Reputation is increasingly being regarded as one of the most important social capitals in the digital age. Why? Social interconnectedness and interdependence are two of the most distinct characteristics of the digital age. While we have always depended on others, the range of people on whom we depend now extends way beyond our immediate social circles. Trust is crucial to sustaining these webs of interdependence. Because trust is so important, trustworthiness is valued at a premium. Since a person’s reputation is one of the most important gauges of his trustworthiness, good reputation is now especially valued.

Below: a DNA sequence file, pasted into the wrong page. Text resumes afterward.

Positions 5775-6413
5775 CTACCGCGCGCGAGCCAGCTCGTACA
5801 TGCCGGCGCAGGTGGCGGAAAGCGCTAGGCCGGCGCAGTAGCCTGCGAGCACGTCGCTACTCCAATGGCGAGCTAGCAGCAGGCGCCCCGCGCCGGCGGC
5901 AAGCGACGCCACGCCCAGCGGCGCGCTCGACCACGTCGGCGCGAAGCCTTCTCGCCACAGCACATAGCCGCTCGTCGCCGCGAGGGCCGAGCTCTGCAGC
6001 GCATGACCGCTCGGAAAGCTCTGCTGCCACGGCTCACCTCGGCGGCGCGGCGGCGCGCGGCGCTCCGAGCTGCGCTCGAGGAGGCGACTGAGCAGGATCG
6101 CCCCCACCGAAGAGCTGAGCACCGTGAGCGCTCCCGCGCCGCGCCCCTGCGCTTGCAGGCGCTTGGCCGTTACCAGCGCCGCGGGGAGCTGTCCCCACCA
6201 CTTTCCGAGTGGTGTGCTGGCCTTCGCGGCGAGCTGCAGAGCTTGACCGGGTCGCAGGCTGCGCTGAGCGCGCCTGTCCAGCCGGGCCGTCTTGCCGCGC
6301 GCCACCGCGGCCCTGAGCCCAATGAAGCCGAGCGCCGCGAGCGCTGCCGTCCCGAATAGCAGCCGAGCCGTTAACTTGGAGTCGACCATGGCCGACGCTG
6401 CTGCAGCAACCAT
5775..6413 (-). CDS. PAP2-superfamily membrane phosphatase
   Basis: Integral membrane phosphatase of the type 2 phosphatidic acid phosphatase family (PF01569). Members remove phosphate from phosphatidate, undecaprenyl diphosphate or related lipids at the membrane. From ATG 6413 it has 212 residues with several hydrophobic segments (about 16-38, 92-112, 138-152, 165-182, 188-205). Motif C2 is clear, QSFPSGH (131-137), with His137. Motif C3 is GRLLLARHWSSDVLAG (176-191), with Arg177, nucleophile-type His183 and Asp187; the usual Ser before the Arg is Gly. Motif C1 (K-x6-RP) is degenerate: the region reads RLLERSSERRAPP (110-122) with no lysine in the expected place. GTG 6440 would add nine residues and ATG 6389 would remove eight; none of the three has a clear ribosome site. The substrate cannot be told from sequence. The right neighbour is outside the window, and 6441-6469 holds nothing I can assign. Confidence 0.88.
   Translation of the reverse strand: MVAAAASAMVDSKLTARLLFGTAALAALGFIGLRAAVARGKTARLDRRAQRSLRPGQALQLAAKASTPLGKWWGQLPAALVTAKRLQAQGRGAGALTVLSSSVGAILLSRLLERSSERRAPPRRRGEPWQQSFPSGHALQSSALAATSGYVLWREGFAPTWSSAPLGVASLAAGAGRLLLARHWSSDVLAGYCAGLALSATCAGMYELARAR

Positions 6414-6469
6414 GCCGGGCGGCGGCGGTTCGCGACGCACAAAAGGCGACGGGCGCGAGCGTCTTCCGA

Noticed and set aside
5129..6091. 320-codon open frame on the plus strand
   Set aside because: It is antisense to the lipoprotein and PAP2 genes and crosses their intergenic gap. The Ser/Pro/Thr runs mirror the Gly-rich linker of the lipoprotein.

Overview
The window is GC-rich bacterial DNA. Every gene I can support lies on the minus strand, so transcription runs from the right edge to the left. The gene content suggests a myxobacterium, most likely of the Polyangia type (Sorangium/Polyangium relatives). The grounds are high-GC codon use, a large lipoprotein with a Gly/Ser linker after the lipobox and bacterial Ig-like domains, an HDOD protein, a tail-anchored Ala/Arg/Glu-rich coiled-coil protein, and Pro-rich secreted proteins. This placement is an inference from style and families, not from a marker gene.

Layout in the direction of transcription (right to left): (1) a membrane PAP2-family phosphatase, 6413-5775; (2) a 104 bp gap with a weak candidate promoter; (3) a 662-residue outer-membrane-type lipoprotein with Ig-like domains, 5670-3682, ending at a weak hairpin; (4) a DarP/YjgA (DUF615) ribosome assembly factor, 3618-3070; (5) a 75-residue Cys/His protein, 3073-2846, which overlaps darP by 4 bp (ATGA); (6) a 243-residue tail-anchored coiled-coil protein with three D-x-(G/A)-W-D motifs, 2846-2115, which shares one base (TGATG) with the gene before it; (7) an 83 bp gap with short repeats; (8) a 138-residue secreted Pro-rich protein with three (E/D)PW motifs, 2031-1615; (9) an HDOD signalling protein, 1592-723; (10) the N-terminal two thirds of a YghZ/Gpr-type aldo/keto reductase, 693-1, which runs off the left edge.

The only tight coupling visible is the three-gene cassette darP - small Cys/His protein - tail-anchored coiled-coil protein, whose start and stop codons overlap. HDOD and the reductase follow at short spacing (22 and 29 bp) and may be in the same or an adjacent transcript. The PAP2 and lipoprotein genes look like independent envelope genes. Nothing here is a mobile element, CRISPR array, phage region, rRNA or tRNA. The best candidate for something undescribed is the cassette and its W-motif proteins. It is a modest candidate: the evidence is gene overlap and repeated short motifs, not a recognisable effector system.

While qualities of shared humanity and time honoured virtues generate trust and good reputation, whenever there is conflict, they are weakened and undermined. Conflict makes it hard to recognize those we are in conflict with as humans, capable of reasoning, understanding, moral attributes or growth. It tarnishes the reputation of all involved in the conflict, and erodes people’s faith in others. Digital technologies further amplify the negative impact of conflict, particularly with respect to the injury it causes to one’s reputation. This rising stake of conflict heightens the importance and value of proactive conflict resolution and prevention.